In response to JenJo, it is insulting to say you spend more time with my child. Shame on you, you have taken your experiences and lumped them all in to one grand statement, just as so many accuse us parents of doing.
April 20, 2011 at 11:19 a.m.
I have fought for expanding academic programs at little or no cost to the district. I’ve fought for a standardized curriculum across all the grades. I’ve fought for fairness and accountability. I’ve fought for textbooks and expanded electives. I’ve learned my lesson, I quit fighting and now I work the system without compunction. I cannot wait for my child to graduate and be finished with the inequalities that PERMEATE this school system.As for the levy- we have an athletic director, but not a curriculum director. We have rampant nepotism, we have abuses of power, and we have a flagrant lack of accountability. I have followed all of the prescribed steps, and I continue to bang my head against the wall. I will finally make my voice heard with my vote.
April 20, 2011 at 11:07 a.m.
I’d like to say, that I moved here 14 years ago and CHOSE the Poland School System. That does not mean that it’s a perfect system and things can’t be improved. I’m a stay at home mom and I’ve gone completely through the system with one child, and the second is at the high school now. We’ve been at two different elementary schools. There are three groups of families in our schools. Those who get whatever they want because their families are second and third generation, those who get what they want because they fight like crazy- right or wrong, and those who fall through the cracks and sail blissfully unaware through their years.There are outstanding teachers who put their hearts and souls into everything they do for and with the kids. They come in early, stay late and vest themselves in the lives of their students. I’m truly grateful to have had these teachers in my children’s lives. But, for every one of those teachers there are two or three who do as little as possible. As a volunteer I’ve seen teachers who consistently have that exhausted, nasty look that I had at the end of the day- except they had at it 8:30 in the morning and it was there every day. My child instructed one his teachers how to operate the five computers that sat in her room collecting dust, because she just didn’t know how to work them. I spent hours volunteering in the library every week one year, while the “librarian” would use the computer lab across the hall, and the laminating machine in the basement to put together a family history book that she was presenting to everyone in her family that summer. These kinds of abuses continued at McKinley, the middle school and the high school. The list is too long to detail here.Every family with a child in the Poland schools has a personal issue. Education is personal. The protocol for addressing your personal issues is to begin with the teacher. So you call and maybe they call you, maybe they don’t. Go to the principal who looks you straight in the face and says, “That’s the first time I’ve heard this,” though you know three other people who’ve addressed the same issue. Then the superintendent tells you, nothing can be done because the teacher is tenured, and the district is too poor to fight the union, and he is, “Genuinely sorry about the distress caused to the child, and offers the district’s deepest sympathies.” The issue, by the way, is a teacher who told a 7 year old they were “stupid” for not being able to tell the difference between left and right. The cherry on that ice cream sundae of a story- the child is dyslexic. Is this teacher indicative of all the teachers- absolutely not. However, in my experience there have been so many more of these types of teachers than the good ones.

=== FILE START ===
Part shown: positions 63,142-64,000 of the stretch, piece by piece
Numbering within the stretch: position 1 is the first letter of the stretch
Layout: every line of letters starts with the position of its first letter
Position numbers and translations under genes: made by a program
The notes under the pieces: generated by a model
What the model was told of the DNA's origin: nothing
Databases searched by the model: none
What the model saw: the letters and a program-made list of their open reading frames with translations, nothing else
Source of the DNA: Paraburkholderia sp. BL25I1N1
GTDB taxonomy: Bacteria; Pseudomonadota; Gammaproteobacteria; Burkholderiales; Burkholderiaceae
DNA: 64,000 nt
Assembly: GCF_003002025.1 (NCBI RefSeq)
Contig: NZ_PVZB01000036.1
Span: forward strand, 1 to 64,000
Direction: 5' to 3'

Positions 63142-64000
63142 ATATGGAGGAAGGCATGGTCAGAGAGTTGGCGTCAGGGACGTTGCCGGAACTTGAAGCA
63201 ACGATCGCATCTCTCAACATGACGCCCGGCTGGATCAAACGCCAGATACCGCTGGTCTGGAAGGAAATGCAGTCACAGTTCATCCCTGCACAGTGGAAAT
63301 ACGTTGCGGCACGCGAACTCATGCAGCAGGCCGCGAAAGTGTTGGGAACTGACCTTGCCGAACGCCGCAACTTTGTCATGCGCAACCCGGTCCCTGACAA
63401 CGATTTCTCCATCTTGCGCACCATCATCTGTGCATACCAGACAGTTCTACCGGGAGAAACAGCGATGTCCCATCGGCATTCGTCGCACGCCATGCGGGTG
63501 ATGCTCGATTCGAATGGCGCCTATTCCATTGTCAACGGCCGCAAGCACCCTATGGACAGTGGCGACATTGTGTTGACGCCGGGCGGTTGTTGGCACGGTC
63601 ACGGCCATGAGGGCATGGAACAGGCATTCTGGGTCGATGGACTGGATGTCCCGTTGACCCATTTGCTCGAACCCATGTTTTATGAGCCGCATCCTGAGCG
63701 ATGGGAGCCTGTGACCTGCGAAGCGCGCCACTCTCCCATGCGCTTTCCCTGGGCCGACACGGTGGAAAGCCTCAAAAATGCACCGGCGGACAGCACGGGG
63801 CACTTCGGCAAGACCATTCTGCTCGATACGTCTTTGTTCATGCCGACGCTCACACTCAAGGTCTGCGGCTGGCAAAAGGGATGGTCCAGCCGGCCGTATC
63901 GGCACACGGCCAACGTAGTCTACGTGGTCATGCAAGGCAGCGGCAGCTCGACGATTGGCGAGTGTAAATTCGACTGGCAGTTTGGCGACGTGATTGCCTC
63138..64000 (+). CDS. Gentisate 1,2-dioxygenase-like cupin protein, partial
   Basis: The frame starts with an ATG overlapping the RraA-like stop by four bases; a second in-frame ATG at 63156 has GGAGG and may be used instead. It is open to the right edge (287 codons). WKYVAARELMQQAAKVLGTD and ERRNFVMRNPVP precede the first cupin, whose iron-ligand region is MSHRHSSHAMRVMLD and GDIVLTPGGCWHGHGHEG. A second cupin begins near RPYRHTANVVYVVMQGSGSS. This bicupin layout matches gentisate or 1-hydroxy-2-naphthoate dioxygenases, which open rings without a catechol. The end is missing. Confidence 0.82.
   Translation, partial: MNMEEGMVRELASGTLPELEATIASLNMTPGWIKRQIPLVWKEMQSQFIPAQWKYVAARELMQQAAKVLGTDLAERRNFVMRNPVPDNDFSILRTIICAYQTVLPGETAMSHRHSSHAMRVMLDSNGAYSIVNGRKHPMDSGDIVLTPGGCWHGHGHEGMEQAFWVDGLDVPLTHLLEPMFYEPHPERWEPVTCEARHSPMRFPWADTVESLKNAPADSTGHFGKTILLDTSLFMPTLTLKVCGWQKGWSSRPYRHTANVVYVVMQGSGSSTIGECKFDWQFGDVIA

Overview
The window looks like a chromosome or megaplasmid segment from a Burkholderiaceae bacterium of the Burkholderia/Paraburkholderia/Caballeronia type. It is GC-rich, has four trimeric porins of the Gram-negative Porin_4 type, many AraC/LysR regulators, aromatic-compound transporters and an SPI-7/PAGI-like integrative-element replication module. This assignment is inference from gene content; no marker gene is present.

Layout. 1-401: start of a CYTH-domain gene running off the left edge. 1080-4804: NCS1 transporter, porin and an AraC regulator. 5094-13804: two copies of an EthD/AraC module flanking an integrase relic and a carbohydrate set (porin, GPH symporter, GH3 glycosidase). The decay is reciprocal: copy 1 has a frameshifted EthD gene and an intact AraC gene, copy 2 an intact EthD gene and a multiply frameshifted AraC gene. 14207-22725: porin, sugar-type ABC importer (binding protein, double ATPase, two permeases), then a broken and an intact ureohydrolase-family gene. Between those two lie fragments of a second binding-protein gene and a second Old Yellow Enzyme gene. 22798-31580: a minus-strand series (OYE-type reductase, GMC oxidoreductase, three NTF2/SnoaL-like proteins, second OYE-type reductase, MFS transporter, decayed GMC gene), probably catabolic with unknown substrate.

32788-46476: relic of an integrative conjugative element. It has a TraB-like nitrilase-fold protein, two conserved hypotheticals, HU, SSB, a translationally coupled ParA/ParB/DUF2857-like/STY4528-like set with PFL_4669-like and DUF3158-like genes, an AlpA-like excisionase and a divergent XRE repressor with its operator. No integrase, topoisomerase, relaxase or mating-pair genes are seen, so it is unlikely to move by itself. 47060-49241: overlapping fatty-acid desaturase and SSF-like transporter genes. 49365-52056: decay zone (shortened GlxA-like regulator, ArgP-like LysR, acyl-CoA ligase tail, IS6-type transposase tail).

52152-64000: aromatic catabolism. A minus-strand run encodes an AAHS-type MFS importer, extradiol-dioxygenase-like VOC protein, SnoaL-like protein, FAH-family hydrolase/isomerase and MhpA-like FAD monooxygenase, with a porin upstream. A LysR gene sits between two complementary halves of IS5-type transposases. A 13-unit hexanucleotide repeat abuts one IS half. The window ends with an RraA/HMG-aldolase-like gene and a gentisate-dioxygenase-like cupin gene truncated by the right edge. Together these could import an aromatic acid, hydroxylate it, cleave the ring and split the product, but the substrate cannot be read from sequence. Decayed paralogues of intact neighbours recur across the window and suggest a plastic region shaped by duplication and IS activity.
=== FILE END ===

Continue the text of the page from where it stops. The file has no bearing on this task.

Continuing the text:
April 20, 2011 at 11:06 a.m.